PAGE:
Discover new European gems for free with ArteKino

Throughout December, this online film festival is showcasing a treasure trove of under-the-radar features.

Little White Lies

There’s probably not a minute that goes by when, somewhere in the world, a film festival isn’t in full swing. And it’s boring old time and geography which stand in the way of us perpetually watching new movies for every waking minute of our lives. ArteKino is a festival which does away with such physical impediments, offering up 10 features from around Europe and free digital admission to anyone with the inclination to discover exciting new cinema.

It’s powered by streaming platform FestivalScope, it runs from 1 to 31 December 2018, and there’s even a prize for the best film, awarded not by a jury of random celebrities, but you, the viewer. There are a diverse array of titles this year, culled from destinations such as Germany (Anna Zohra Berrached’s 24 Weeks), Poland (Malgorzata Szumowska’s Mug), Greece (Babis Makritis’ Pity) France (Jacky Goldberg’s Flesh Memory), and all across the continent. To get a little more insight the festival’s mission, we spoke to Arte’s artistic director, Olivier Père.

LWLies: What role do you play in bringing this festival together?

Père: I’m doing the same job, more or less, as when I was artistic director of the Locarno Film Festival. So I’m in charge of the film selection. I created the festival three years ago with my partner, with the very specific goal of promoting more European cinema.

In the UK, we don’t really have something that is the equivalent to Arte. Can you describe its remit?

Arte is a cultural TV channel. It was created more than 20 years ago as something very new as it was a French-German TV channel. It was political – a way to reunite France and Germany with an ambitious TV project. We provide almost identical programmes as Germany. We produce a lot of documentaries and a lot of feature films. We also give permission to other to participate in the grand tradition of feature film making. We have a dedicated cinema. I also co-produce with others in the realm of French and European film. We produce around 25 feature films each year.

How does the selection process work for ArteKino?

It is a committee selection, but I’m in charge of the pre-selection. The process is different from a publishing company or a festival event, but it’s true that we have the opportunity to choose from a large amount of proposals coming from many important filmmakers. We also pay a lot of attention to newcomers and emerging filmmakers, so it’s a great way to promote and to support arthouse cinema.

With ArteKino do you intend to challenge the idea of the traditional festival?

No, it’s not challenging the festivals that already exist, and it’s not challenging current distribution models. I’m still behind discovering films in the cinema. It’s a way of exposing people to these types of film. Since there are a lot of releases every year, it is difficult to see arthouse films in the theatre. At ArteKino festival, we don’t want to be first to show a film, or be an A-list festival, it’s very different. What we want is to promote films what may have already been at festivals like Cannes, Locarno, Berlin or Toronto, but that didn’t get distribution in many territories.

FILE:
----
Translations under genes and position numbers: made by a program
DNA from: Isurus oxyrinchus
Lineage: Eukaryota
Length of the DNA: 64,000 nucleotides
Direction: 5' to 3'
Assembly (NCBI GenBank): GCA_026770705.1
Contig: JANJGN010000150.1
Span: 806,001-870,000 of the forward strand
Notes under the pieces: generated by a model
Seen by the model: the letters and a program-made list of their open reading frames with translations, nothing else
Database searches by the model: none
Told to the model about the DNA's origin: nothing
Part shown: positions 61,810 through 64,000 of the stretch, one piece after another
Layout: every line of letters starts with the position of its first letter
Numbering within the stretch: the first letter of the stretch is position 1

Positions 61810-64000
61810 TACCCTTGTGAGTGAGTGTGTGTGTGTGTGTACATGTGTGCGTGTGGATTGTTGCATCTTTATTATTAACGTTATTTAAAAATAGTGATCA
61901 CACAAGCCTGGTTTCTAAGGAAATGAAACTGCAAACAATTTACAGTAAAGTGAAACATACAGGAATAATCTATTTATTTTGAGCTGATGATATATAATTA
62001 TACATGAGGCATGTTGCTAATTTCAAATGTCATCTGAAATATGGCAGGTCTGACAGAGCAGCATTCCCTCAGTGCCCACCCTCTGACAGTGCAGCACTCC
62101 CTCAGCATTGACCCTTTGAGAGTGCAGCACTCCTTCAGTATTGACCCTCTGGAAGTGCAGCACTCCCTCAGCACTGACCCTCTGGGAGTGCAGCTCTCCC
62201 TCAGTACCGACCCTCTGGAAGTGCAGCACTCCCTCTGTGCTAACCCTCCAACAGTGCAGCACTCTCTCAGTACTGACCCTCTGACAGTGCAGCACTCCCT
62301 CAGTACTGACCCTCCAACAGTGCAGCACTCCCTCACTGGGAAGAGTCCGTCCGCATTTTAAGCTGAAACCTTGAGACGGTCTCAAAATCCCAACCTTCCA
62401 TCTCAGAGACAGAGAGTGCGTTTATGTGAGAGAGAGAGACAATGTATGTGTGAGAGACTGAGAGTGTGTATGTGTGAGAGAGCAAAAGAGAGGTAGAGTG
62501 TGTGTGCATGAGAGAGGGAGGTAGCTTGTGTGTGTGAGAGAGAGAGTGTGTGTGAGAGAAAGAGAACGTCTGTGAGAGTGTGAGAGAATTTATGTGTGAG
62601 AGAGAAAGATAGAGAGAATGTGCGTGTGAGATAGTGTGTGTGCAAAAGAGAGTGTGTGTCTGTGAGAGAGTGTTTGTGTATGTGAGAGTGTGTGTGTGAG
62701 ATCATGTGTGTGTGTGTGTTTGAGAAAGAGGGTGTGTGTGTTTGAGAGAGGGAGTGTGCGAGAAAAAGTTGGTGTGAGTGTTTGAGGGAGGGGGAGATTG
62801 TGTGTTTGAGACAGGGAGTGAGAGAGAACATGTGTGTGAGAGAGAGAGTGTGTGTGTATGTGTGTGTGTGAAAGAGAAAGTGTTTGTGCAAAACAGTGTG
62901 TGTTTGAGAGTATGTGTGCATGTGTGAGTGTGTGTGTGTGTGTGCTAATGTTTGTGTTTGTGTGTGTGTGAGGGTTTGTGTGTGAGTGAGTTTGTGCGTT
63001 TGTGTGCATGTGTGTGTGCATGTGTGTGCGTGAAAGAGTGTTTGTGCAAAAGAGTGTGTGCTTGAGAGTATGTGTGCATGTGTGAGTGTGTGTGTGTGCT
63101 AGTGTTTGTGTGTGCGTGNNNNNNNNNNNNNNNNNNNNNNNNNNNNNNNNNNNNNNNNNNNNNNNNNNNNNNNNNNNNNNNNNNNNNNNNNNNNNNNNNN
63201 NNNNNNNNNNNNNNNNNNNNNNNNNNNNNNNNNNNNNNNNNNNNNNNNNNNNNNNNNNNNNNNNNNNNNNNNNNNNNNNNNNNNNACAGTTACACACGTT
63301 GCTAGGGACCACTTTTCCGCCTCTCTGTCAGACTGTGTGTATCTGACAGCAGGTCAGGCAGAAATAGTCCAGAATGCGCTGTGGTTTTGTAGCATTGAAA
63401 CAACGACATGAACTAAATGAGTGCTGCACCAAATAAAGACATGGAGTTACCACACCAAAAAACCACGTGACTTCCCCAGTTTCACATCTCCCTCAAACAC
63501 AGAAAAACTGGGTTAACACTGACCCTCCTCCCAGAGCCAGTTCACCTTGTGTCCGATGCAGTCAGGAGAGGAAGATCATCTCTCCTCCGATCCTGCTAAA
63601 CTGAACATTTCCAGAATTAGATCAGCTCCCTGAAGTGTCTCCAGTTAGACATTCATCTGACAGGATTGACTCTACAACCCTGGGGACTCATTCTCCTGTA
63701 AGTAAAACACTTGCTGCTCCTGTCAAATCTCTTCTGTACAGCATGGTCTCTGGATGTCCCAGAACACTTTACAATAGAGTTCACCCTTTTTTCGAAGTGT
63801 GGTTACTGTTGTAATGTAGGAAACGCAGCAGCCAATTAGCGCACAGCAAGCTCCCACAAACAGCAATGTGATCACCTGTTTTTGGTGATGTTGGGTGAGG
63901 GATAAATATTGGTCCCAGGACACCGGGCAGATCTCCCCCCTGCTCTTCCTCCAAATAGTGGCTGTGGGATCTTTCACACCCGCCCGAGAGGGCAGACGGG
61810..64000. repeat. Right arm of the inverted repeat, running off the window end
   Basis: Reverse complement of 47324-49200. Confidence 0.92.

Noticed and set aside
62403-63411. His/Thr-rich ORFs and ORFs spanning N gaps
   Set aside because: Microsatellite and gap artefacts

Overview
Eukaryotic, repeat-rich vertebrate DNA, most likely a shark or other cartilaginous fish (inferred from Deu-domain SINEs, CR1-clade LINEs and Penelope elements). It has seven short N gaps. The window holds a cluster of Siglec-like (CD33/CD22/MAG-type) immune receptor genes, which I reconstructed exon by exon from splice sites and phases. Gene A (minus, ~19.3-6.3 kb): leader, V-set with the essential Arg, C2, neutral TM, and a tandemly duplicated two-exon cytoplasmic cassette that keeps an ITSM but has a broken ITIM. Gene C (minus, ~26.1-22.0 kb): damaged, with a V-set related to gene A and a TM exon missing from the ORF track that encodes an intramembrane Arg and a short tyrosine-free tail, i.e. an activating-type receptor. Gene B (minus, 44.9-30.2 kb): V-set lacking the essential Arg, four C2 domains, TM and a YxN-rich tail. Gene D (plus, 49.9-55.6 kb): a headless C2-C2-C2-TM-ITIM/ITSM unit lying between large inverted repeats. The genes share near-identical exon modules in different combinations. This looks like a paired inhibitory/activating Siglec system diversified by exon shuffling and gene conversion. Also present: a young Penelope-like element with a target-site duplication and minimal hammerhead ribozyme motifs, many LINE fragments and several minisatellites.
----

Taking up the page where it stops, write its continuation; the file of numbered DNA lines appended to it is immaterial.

This is a way to make these films accessible not only to the festival-goers or cinephiles, but for an audience who like to watch films online. We want to give these films a chance to be seen by large audiences. The festival is free, and it’s in 45 European territories, so it has a very broad range. It’s not supposed to replace festivals or cinemas, but to help with the distribution of these films.

What was your decision about creating an award that was voted on by audiences?

What is also very unusual, compared to your usual festival, is that there’s no jury. It’s dedicated to the largest audience possible, so that’s why we created the Audience Award, which goes directly to the director, to the producer and to the international sales agent. The sales agent is a very important part of the festival because we have to talk to them to see which films were sold, which films weren’t, and in which territories. We wanted to make it very digital, very free and very easy to participate.

ArteKino 2018 is happening throughout December. For more info head to

Published 1 Dec 2018

Tags: ArteKino

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Little White Lies was established in 2005 as a bi-monthly print magazine committed to championing great movies and the talented people who make them. Combining cutting-edge design, illustration and journalism, we’ve been described as being “at the vanguard of the independent publishing movement.” Our reviews feature a unique tripartite ranking system that captures the different aspects of the movie-going experience. We believe in Truth & Movies.